Holiday trading can present unique challenges. Markets can be slow when you expect them to be fast and vice-versa. The collection of tips below are designed to help your trading, whether you prefer futures, stocks, currencies, or other instruments.
1. Big traders and their trading firms often take breaks and vacations during the holidays. The remaining volume is the result of smaller traders who are normally overshadowed. They trade differently than the bigger guys. As such, the market can move differently than normal. Keep your DOM window nearby in case you need to close out a trade early.
2. During the holiday season, markets close at unusual times. They sometimes close early. With few of the big players left, markets can be slower than normal around early closings. The following times are notable (US/Eastern UTC-5 is used):
Nov. 24, 2016: Thanksgiving Day, early close at 1 p.m. and market opens again at 6 p.m.
Nov. 25, 2016: Black Friday, early close at 1:15 p.m.
Dec. 26, 2016: Christmas Day Observed, closed and opens at 6 p.m.
Jan. 2, 2017: New Year’s Day Observed, closed and opens at 6 p.m.
Christmas and New Year’s Day occur over the weekend, so the observation day is the closest Monday.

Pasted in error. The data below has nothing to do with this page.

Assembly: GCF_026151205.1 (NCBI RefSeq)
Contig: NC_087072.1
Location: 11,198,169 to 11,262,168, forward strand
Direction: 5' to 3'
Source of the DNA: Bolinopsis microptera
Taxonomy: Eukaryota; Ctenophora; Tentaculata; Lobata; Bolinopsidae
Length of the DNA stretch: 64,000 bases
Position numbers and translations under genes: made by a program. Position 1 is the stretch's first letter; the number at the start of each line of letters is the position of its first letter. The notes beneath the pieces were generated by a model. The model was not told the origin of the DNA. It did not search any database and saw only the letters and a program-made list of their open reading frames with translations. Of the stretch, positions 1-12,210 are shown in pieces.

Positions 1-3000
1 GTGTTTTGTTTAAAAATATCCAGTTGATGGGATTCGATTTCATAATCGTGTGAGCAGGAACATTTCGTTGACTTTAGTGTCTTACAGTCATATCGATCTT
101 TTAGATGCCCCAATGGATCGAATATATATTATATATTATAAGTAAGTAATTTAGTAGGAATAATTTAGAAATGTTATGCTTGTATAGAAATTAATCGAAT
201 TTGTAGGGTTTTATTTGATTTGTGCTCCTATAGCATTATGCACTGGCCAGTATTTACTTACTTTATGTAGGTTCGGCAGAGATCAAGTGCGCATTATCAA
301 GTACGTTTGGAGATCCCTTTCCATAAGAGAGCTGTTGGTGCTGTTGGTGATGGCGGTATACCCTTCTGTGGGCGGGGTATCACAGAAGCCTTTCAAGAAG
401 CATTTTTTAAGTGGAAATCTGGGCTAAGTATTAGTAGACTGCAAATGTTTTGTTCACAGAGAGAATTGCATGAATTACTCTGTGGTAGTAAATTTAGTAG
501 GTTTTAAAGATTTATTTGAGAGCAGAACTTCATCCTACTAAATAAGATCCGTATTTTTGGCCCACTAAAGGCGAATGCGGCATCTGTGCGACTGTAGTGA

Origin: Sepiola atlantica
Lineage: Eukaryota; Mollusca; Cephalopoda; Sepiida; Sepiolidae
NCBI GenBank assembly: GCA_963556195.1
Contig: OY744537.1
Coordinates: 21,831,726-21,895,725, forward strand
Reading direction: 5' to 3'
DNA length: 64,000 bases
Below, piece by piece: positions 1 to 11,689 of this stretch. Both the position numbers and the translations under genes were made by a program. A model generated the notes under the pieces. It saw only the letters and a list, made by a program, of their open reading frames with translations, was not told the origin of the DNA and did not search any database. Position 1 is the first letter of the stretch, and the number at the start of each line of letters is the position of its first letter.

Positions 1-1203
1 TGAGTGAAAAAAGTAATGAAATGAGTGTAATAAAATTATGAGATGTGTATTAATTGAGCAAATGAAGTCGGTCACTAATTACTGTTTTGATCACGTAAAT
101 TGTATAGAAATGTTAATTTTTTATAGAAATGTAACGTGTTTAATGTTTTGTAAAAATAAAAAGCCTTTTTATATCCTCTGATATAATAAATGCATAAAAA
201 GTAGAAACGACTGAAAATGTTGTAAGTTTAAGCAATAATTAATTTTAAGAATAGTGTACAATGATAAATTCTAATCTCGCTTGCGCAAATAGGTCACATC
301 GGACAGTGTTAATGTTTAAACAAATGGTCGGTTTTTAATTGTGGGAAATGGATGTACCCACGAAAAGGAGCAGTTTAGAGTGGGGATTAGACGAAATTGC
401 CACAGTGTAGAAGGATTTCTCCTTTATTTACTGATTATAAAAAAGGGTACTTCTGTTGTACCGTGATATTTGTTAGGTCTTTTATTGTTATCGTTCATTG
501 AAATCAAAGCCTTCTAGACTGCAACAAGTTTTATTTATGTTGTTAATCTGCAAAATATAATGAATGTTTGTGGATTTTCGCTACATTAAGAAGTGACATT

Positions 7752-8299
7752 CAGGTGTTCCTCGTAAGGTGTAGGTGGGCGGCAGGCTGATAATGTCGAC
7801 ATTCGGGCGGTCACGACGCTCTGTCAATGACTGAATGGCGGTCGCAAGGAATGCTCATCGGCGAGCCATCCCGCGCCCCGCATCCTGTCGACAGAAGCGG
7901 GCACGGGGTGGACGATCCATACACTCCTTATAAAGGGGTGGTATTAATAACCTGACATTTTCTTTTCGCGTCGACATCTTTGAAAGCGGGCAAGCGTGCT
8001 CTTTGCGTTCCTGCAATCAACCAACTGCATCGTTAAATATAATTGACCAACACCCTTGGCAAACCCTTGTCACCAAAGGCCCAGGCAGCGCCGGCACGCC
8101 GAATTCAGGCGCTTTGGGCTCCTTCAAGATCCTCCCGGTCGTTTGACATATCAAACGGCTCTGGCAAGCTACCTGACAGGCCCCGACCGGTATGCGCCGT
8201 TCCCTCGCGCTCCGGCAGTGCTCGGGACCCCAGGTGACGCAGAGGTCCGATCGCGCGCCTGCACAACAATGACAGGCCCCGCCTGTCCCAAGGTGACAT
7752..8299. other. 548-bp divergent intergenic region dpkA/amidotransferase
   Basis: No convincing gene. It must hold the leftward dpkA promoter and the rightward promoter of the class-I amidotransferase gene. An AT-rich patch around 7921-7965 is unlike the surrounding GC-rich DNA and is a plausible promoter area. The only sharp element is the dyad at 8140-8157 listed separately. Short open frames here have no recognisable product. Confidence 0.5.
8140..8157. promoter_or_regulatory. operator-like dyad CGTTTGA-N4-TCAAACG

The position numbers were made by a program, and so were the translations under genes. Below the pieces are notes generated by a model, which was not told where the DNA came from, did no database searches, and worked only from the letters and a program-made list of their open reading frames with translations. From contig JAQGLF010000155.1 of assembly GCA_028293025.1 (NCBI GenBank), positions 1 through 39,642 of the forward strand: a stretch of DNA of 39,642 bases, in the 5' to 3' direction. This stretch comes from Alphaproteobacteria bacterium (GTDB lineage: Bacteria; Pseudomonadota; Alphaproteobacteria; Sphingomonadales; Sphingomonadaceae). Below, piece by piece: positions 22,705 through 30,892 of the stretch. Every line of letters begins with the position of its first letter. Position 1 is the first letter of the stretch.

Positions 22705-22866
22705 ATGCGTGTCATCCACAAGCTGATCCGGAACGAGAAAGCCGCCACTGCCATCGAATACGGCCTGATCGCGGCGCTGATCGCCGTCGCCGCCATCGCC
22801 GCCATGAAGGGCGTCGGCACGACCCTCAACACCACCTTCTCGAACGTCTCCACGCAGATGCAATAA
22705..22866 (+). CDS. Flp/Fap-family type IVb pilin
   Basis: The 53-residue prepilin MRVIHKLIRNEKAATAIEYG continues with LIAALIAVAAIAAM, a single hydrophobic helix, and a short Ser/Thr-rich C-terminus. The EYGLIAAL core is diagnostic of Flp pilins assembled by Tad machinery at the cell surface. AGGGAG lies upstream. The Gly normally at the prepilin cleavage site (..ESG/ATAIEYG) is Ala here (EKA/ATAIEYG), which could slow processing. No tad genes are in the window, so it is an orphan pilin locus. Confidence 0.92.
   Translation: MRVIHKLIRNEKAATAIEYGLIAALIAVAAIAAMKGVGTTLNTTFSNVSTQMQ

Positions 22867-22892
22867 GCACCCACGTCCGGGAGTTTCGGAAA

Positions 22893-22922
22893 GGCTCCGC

3. When the Federal Open Market Committee meets, expect choppy holiday trading conditions. December 13 and 14 are the next dates to watch out for. Afterwards, late January 2017 is when they meet again. Check out this trading news calendar as well.
4. Consider basing your profit targets and stop losses on the ATR (Average True Range). Use a period value of four. John Paul uses it to manage risk and trade only what he believes the market can produce at a given moment. When the ATR is below one point, stay out. When above five points, stay out.
5. At the end of the year, traders pull out of large positions. When they do, the market can experience ripple effects, whereby traders get a rush of volatility followed by slow chop. At the first sign of volatility, play it safe for a bit and wait for the ATR to return to normal levels.
6. Most of the time, market prices tend to climb at the end of the year. If you are in a long-term short/sell, be careful. If January 2017 fits the Super Year pattern, any short trade may be problematic. When reviewing monthly performance, remember that you probably took fewer trades. Account for this with your budgeting/spending.
7. Successful traders should be calm and focused. For many, a great way to unwind is to spend time with family – especially during the holidays. Take time to share each other’s company.